Radial Turbomachinery

In the research field of radial turbomachinery, phenomena are studied that are characteristic of this type of machine

Development of novel turbo compressors for light gases

As part of a research project with CERN, novel methods and technologies are being investigated for the development of an energy- and cost-efficient cryogenic cycle for the Future Circular Collider (FCC), focusing on the limitations and possibilities of centrifugal compressor technology for operation with light gases. To this end, a closed-loop turbocompressor test rig was developed and commissioned at ITSM. This test rig consists of an ultra-high speed turbocompressor directly driven by a high power density motor and supported by gas bearings. The test stand has been designed to operate with air as well as with a whole range of nelium mixtures, i.e. from pure neon to pure helium. The performance of various compressor stages including shrouded and open impellers have been validated experimentally after a numerical optimisation of their aerodynamic performance. In addition, the coolant flowing through the engine at high power density provides the opportunity to study diabatic compression at different boundary conditions.

Flow through a shrouded radial compressor
Test rig to investigate compression with various gas mixtures

Robust Design of nozzle rings for radial turbines

The deposition of combustion residues in the nozzle ring can cause resonance excitation of rotor blades, which can lead to fatigue fracture. These externally excited blade vibrations are investigated numerically using detailed and simplified 3D flow simulations. The focus is on taking into account the fact that many different contamination patterns occur in reality, all of which can cause a different vibration excitation.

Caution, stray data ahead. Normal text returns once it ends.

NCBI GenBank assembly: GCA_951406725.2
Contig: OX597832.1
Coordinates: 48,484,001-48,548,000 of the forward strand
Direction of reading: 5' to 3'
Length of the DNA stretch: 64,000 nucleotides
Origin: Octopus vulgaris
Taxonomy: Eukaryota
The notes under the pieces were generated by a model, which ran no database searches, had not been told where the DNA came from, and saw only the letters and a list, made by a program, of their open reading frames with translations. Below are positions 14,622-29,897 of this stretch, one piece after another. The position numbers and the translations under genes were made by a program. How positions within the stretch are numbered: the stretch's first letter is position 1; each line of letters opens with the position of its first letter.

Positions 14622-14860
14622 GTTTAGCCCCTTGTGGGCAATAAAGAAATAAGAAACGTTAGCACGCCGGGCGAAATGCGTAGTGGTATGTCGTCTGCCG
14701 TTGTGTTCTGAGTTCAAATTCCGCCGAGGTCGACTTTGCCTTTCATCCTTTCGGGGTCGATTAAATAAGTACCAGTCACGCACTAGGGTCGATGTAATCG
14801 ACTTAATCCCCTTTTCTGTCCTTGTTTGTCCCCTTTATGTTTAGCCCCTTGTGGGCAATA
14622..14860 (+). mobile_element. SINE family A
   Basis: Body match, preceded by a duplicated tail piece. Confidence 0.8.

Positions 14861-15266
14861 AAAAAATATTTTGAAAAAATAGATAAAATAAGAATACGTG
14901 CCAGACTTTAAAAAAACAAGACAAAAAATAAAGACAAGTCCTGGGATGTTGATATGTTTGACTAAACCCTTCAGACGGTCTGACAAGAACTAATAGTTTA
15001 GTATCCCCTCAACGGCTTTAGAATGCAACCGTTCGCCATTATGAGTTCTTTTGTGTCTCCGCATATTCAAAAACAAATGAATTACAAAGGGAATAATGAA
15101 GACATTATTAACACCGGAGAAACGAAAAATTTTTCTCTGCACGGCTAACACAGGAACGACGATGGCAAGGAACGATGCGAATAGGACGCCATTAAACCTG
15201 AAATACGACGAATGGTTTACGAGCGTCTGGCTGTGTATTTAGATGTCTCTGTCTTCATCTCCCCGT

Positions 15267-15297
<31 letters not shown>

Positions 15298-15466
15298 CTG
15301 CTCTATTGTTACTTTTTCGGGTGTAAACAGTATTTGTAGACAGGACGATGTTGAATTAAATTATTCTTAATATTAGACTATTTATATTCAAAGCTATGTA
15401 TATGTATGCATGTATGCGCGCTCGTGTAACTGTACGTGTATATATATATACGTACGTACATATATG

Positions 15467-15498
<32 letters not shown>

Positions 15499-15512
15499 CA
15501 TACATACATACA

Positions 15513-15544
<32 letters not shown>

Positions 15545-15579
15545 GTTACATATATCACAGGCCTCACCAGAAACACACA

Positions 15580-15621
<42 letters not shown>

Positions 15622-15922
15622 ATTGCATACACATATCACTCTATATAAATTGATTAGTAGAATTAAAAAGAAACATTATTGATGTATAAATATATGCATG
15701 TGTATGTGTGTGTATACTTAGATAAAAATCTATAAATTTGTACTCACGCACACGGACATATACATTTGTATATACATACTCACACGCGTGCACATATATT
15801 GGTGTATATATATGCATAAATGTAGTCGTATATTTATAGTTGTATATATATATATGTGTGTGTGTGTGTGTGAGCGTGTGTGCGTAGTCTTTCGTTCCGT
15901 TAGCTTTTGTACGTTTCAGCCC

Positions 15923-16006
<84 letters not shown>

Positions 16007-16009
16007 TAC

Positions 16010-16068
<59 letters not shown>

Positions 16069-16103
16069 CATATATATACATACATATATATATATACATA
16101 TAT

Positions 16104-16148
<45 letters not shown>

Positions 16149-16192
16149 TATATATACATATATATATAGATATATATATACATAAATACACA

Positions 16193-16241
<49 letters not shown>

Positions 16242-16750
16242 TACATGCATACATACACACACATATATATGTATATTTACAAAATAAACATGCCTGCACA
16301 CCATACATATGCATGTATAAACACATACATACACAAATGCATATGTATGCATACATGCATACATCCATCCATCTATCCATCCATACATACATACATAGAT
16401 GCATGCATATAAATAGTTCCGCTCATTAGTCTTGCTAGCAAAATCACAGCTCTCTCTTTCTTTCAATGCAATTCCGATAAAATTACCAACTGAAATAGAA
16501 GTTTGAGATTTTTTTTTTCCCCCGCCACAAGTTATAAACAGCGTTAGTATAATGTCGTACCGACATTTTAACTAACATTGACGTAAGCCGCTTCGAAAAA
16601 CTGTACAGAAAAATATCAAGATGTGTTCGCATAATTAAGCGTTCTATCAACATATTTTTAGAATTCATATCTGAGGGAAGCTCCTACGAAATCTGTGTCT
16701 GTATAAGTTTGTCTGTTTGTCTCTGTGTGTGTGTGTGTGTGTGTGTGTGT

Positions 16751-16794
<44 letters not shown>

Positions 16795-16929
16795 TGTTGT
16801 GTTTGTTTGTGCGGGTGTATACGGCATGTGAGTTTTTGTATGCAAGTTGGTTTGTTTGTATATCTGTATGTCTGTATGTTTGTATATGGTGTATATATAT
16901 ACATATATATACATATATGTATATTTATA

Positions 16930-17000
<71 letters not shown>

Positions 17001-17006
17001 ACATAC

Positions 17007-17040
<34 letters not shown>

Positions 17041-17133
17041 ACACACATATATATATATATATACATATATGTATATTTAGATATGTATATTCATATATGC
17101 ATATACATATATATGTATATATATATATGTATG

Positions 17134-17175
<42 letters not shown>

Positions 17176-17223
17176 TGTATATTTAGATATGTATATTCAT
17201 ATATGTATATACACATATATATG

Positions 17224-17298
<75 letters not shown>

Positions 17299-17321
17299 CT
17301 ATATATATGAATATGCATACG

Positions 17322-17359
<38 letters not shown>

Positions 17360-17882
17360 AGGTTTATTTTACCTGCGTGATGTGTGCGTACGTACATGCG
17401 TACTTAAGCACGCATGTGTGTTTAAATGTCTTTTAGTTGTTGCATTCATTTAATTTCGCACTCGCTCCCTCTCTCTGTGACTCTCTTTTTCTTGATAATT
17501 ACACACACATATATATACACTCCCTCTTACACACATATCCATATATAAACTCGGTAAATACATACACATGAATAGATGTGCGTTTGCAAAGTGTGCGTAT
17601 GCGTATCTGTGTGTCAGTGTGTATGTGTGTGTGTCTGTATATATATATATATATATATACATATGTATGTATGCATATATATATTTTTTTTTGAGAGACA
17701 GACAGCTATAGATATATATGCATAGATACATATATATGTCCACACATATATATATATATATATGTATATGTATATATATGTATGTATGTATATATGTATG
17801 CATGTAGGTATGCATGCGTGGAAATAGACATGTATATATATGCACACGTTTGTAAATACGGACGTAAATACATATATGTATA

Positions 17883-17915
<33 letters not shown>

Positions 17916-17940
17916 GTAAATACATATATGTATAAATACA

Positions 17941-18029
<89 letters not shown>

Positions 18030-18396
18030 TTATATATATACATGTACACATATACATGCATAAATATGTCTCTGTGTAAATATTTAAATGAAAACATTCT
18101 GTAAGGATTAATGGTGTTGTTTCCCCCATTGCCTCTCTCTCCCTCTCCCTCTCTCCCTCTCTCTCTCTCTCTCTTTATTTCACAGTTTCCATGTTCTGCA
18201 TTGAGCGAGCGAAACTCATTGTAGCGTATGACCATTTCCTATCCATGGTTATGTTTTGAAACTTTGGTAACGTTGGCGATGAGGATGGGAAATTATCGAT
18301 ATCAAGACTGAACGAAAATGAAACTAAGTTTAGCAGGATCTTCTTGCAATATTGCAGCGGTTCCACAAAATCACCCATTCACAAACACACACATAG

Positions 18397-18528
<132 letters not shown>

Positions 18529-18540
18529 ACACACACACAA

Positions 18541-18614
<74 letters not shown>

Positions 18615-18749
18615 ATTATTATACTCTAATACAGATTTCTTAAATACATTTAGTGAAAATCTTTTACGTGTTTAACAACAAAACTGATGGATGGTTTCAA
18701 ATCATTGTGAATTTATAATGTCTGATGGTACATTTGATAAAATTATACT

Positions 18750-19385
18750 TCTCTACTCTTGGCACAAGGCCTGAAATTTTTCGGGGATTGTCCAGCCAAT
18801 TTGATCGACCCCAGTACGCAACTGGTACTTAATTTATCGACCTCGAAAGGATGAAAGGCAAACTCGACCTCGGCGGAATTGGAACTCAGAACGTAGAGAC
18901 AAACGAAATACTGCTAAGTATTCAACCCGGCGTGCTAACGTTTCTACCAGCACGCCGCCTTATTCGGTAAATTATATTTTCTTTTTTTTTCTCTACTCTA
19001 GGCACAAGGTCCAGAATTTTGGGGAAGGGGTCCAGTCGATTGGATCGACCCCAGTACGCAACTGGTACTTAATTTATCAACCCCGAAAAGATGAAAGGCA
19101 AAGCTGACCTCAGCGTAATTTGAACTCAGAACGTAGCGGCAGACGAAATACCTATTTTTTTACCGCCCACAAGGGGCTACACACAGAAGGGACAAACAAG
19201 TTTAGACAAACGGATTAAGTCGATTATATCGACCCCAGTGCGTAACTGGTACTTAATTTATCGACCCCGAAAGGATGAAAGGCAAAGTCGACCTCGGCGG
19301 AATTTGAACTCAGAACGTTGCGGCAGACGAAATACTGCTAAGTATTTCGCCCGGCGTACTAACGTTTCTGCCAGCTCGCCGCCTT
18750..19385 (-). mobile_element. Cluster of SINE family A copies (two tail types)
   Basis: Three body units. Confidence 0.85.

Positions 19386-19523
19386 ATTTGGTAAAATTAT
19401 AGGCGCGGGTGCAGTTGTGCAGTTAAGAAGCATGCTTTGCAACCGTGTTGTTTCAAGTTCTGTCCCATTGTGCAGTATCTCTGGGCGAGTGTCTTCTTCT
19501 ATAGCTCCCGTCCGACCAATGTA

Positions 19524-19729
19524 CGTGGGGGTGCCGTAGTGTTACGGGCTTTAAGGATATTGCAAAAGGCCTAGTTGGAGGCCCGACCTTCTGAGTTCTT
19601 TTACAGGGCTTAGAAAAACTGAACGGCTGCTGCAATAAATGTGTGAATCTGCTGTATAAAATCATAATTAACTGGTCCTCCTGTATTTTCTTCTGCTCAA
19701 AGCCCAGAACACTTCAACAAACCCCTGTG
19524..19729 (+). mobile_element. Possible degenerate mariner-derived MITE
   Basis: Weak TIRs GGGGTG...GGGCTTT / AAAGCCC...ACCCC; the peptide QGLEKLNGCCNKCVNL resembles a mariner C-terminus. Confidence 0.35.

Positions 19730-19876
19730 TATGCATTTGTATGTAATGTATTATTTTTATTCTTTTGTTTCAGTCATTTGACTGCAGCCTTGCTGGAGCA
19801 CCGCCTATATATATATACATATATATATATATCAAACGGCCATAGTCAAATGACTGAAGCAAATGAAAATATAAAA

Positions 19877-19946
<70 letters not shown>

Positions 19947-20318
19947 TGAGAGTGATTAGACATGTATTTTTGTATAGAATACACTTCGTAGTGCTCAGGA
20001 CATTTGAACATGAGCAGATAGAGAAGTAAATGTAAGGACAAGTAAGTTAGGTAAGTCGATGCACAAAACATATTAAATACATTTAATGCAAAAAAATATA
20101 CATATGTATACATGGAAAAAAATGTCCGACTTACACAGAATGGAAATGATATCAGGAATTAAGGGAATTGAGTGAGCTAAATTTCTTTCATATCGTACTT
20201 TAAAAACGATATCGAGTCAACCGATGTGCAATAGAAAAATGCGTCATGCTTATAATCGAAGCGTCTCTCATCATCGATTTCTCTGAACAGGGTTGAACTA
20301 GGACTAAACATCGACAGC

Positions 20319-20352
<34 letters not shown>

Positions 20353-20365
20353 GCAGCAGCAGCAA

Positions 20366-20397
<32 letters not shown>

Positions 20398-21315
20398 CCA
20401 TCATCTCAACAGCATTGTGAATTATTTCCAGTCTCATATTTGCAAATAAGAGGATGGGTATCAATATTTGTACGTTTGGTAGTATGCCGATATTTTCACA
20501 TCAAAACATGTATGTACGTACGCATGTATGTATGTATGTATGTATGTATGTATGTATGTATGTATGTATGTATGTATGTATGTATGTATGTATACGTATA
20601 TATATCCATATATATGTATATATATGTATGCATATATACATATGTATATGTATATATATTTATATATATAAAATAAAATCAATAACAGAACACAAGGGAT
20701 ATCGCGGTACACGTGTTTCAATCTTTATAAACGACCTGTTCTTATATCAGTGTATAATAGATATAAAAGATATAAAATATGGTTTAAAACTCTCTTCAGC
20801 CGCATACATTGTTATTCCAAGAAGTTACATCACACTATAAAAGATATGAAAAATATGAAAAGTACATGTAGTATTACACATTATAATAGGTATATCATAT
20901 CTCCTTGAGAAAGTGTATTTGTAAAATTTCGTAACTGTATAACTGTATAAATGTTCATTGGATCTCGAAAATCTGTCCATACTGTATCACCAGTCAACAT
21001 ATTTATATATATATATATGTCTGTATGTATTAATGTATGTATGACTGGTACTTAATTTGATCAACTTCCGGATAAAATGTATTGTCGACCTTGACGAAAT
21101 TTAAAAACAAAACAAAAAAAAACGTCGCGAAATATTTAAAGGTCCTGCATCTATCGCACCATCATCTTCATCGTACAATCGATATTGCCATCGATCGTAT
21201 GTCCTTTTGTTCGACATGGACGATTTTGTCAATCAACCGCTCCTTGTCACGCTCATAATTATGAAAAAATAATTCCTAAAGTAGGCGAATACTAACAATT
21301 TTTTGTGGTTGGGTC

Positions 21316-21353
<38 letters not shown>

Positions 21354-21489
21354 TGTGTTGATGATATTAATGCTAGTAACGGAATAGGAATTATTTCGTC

Unstructured CFD-mesh of a contaminated nozzle ring
Flow around a highly contaminated blade profile

Novel stator concept for radial turbines

A novel concept for controlling the radial turbine of an exhaust gas turbocharger is being developed at ITSM. This concept, known as Multiple Exhaust Duct with Source Adjustment (MEDUSA), allows the operating point of the turbine to be controlled by partial admission of the rotor.The MEDUSA stator is divided into several segments around its circumference. When the mass flow is low, the inflow to individual segments can be closed, thus keeping the inflow to the turbine wheel in the open channels within the optimum range. Compared to conventional control systems, the required mechanics are mechanically very simple and therefore more robust.

MEDUSA-stator with complete turbine admission



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